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Medical Pot Patient's Condition Worsens as Home Refuses to Yield

Local Matters


Published December 27, 2006 at 4:32 p.m.

BURLINGTON - It's been nearly four months since Shayne Higgins has been able to make the half-hour trip from his home at the Starr Farm Nursing Center in Burlington to his registered medical marijuana caregiver in rural Chittenden County, and the effects are taking their toll.

Higgins, 45, suffers from the advanced stages of multiple sclerosis, a condition that has withered his limbs, stolen much of his eyesight and confined him to a wheelchair. He speaks in slow, slurred sentences and fades in and out of lucidity. His spaced-out demeanor is only partly due to the MS; mostly, it's caused by the 14 to 17 prescription drugs he takes each day to control pain, seizures and muscle spasms.

As Seven Days reported in May ["Smoked Out: Could the Feds Snuff Out a Vermonter's Medical Marijuana?" May 24], Higgins is one of only a handful of Vermonters permitted to smoke cannabis to relieve the symptoms of his degenerative illness. Under the state's medical marijuana law, people with multiple sclerosis, HIV/AIDS and those undergoing chemotherapy can get permission to use the herb, provided they register with the Department of Public Safety.

However, due to a conflict between state and federal marijuana laws, Starr Farm Nursing Center won't allow Higgins to keep marijuana in his private room or to smoke it anywhere on its grounds, for fear of losing federal Medicaid funding. In the summer of 2005, a nursing home staffer found a marijuana joint in Higgins' belongings and called the police. Higgins possessed a Marijuana Registry ID card, but the Burlington officer confiscated the joint anyway; no charges were filed.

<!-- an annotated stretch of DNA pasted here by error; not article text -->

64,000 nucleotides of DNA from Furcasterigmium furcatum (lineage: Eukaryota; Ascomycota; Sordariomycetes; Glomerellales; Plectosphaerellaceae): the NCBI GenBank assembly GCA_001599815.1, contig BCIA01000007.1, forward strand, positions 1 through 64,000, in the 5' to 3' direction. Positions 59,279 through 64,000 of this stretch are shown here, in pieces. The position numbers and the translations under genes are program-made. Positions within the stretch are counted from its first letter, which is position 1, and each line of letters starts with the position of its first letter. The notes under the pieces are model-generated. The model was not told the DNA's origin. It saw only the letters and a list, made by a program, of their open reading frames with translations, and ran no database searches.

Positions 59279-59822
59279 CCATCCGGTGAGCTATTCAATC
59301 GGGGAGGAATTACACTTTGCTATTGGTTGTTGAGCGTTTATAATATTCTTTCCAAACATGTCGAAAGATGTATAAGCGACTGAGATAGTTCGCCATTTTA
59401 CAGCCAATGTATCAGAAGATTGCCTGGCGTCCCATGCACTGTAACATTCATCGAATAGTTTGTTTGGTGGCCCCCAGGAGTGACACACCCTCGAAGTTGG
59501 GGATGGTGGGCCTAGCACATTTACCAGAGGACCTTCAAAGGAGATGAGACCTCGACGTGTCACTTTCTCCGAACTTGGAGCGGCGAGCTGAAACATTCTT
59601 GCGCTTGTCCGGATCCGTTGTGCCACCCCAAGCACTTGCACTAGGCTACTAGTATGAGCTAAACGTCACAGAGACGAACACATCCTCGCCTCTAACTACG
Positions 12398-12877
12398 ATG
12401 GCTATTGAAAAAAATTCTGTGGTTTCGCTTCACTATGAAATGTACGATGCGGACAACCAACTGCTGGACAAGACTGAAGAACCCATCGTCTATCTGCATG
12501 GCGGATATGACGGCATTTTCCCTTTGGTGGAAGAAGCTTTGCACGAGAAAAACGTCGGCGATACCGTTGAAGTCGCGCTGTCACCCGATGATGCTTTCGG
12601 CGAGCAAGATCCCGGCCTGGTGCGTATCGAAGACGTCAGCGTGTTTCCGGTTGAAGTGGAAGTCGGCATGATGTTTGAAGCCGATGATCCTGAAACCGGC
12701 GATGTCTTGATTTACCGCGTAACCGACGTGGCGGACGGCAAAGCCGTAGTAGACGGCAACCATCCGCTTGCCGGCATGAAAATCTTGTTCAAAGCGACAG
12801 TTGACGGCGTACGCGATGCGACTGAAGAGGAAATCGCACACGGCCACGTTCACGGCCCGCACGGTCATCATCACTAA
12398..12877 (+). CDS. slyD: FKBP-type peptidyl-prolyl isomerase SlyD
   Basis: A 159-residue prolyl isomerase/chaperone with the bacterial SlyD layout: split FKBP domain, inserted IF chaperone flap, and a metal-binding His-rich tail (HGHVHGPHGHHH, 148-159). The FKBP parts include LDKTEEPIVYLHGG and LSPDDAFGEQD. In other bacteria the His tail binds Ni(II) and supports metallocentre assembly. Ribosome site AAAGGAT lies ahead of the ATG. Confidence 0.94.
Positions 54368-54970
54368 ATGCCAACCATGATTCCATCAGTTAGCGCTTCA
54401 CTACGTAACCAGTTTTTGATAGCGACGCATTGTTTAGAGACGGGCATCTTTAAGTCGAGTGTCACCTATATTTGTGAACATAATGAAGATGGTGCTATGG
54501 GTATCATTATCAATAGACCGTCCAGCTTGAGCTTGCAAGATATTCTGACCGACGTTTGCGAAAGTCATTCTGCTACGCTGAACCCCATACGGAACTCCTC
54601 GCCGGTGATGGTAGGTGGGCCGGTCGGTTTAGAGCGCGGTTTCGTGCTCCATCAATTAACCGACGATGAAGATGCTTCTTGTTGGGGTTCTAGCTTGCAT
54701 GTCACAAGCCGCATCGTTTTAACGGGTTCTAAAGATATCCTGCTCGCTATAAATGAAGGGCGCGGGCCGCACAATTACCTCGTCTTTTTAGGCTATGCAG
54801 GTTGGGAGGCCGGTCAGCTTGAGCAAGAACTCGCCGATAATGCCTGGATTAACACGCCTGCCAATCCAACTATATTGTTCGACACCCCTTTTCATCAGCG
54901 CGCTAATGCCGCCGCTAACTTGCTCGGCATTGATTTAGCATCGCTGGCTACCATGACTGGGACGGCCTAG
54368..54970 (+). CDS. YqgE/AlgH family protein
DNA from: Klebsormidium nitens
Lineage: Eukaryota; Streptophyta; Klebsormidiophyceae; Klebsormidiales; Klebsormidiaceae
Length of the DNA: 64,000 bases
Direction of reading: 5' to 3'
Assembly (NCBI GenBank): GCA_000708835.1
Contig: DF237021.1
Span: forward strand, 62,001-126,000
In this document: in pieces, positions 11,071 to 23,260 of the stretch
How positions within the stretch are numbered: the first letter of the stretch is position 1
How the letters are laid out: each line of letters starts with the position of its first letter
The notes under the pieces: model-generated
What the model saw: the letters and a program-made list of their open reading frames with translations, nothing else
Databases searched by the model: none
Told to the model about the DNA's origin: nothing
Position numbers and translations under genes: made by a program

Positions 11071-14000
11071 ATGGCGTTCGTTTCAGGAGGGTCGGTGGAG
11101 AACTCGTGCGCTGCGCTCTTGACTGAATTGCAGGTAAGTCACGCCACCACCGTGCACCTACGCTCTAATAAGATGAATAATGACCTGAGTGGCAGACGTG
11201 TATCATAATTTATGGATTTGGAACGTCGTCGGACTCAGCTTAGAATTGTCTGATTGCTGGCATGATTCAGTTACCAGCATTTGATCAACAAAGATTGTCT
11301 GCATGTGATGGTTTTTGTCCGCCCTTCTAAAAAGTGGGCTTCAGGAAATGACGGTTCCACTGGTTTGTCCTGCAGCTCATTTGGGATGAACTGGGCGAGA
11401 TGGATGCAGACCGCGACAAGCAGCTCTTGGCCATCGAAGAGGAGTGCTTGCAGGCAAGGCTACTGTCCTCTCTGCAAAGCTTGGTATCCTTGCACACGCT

Higgins' medical marijuana caregiver "Willie" reported last week that Higgins' medical condition has deteriorated, and he's "pretty much bedridden these days" and unable to leave home for his twice-weekly cannabis treatments. Instead, Willie now visits Higgins twice a week for about a half hour at a time. And, since the nursing home hasn't eased its no-pot policy, Willie must wheel Higgins to an out-of-the-way location off the premises to "do what I gotta do."

"You'd think they'd have greater things to worry about [than some poor man laying there suffering," Willie says. "It's an awful disease and wreaks havoc on his body."

A legislative remedy for Higgins isn't likely anytime soon. This session, the legislature is expected to take up the issue of medical marijuana again, but primarily in order to expand the law's coverage to other medical conditions and to revise the definition of a "mature plant." According to Rep. Dave Zuckerman (P-Burlington) who helped champion the medical marijuana law two years ago, lawmakers are considering allowing medical pot patients to have more immature plants in production, so their supply doesn't run out, forcing them to buy product on the black market.

Zuckerman adds, however, that the legislature probably can't do anything to fix Higgins' dilemma - that is, the federal government's unwillingness to recognize Vermont's medical marijuana laws and alleviate the nursing home's legal concerns.

In the meantime, Willie says that this spring he and his wife intend to start Higgins on bee venom therapy, which has shown to be beneficial to some MS patients. "He wants to do that real bad, but the nursing home says no to that one, too," Willie says. "Let them try and stop me."

» Read the full list of 2006 news updates.